Good Luck

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Re: Relationship between split time and stroke rate

Post by Ombrax » November 15th, 2020, 11:04 pm

Re: More on power as I mentioned above

Here's one place where C2 gives you the equation for Watts:

https://www.concept2.com/indoor-rowers/ ... calculator

Formulas Used

distance = (time/split) * 500
split = 500 * (time/distance)
time = split * (distance/500)
watts = 2.8/(split/500)³

As you can see, watts are proportional to 1 / (split time)^3

So to get even small reductions in split time you have to significantly increase your power. (The force due to drag is proportional to the velocity squared, and the power required is proportional to the velocity cubed.)

Have fun !!!

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Re: Relationship between split time and stroke rate

Post by jamesg » November 16th, 2020, 2:29 am

What would the preferred way of increasing speed be?
Deliver more power to the handle.

Power is an engineering term that = Force x Speed. It's also = Force x Length / Time.

Afloat or on erg this power will be in the form of our stroke length, handle force and speed, and rating (spm). Start with length and style, it has to be learnt anyway, and is needed to make it relatively easy to do work on the handle, using the legs for maximum effect.

All the rest is very hard work and will come. Keep it easy on low drag to start with. This is what it looks like:

https://www.youtube.com/watch?v=Pf84O5cTWY4
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Re: Relationship between split time and stroke rate

Post by JotaBg » November 16th, 2020, 4:31 am

Hello guys,
I really appreciate all this feedback, it's really valuable. I have read all the posts a couple of times but I will have to come back to them from time to time to brush up on all the concepts! I will definitely concentrate on technique and taking things slowly, but I just had a few key questions that my curiosity needed answers for.

I only have a final question, that perhaps someone smarter would be able to infer from your replies, but I cannot seem to connect the dots. I will illustrate it with an example.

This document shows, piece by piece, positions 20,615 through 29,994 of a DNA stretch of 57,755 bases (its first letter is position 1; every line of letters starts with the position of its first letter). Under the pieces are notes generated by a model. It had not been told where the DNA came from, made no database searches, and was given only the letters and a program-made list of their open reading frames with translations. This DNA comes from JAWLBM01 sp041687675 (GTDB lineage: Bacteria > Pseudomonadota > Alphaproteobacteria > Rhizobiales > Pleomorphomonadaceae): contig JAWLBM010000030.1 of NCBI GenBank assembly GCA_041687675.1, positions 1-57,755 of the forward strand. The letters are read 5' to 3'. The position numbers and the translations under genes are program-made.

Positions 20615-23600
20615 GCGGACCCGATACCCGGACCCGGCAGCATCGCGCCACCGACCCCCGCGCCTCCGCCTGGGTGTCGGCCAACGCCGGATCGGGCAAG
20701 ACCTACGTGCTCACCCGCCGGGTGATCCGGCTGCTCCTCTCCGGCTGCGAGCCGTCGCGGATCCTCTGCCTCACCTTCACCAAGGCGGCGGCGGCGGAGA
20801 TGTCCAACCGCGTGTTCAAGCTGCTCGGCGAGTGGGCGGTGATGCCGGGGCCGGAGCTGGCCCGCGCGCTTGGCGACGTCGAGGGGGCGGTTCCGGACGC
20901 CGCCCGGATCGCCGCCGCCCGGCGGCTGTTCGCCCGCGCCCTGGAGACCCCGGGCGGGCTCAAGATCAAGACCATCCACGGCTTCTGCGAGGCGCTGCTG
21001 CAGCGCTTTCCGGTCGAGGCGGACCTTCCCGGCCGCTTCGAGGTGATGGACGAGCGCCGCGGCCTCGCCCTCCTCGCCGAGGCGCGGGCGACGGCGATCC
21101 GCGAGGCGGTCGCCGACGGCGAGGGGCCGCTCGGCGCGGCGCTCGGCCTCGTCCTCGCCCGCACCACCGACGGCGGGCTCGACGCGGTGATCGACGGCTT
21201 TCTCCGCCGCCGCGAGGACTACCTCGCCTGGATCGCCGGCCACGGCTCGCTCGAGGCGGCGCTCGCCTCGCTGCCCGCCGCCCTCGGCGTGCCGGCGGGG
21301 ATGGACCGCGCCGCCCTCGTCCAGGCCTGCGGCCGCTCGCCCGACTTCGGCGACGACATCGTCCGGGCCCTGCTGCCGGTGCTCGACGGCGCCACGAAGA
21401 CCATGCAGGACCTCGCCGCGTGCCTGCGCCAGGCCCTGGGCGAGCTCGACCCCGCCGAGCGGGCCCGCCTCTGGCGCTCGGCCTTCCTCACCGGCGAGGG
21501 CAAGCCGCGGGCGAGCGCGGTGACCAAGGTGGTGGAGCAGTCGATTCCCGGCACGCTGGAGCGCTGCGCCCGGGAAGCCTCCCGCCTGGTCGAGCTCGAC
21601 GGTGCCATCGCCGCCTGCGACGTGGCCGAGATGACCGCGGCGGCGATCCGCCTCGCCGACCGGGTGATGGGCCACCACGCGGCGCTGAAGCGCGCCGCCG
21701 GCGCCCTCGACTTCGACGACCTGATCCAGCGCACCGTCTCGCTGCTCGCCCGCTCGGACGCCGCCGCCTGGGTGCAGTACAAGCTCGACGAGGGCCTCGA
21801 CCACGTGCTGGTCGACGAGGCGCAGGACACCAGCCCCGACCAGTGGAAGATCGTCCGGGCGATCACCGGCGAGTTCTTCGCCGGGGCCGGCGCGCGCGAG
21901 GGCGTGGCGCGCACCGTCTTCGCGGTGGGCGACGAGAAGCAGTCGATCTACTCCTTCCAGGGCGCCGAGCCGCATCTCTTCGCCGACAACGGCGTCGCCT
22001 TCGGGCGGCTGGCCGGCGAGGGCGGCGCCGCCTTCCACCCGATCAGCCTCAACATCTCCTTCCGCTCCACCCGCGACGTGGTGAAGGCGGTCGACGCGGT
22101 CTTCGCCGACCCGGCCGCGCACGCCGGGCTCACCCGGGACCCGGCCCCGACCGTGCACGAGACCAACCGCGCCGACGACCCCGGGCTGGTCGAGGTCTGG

It's clear to me now that split time (pace) is directly related to power. Watts are converted into Split time using a formula. Everything good there.

But here my example:

Let's imagine that we have two rowers, A and B, that need to row 2000m.

- Rower A keeps a constant pace of 2:00/500 m (202.5 W)
- Rower B keeps the same constant pace, 2:00/500m (202.5W)

Since both rowers keep the same constant pace and power (every stroke they execute, they get the same W), they both would complete the 2000m in 8 minutes

However, let's imagine that Rower A applied that constant pace/power at a stroke rate of 20 strokes per minute, while Rower B applied it at a stroke rate of 30 strokes per minute.

The question is: how can it be that they complete that given distance at the same time? Wouldn't Rower B finish first since he applied the same power (202.5W) 30 times per minute vs 20?

I don't know if I am explaining it well so that you can understand where I want to get at, but for me, there is something counterintuitive in this example.

I promise that that's my last question, for now, :D
I really appreciate all the time that you guys are taking to answer.

Many thanks!
J

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Re: Relationship between split time and stroke rate

Post by hjs » November 16th, 2020, 4:41 am

Try it yourself. Use 1 min for example.

The point your missing is that the pm does not care about rating, yes it does show it but its of zero interest on the watts or pace.

In your example. Same pace at rate 30 and rate 20. This means the rower at 20 gives more energy per stroke.

Compare it to running, you can run and take short strides or longer ones, or you could even take jumps and in all cases go at tge same speed.

A good way to the feel is to do the following. Start rowing at a doable pace. Keep that pace contant, every 1 minute, keep the pace alike, but try to lower the rating with 1 some.
So say 28,27,26....etc. After you have done this you know exactly what is going on.

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Re: Relationship between split time and stroke rate

Post by Ombrax » November 16th, 2020, 4:42 am

Rower A will be applying much more force at the handle than Rower B.

The total work done will be the same (ignoring effects like drag on the person's body, that the erg can't measure).

A will apply a large force less often
B will apply a lower force more often

Pace will be the same.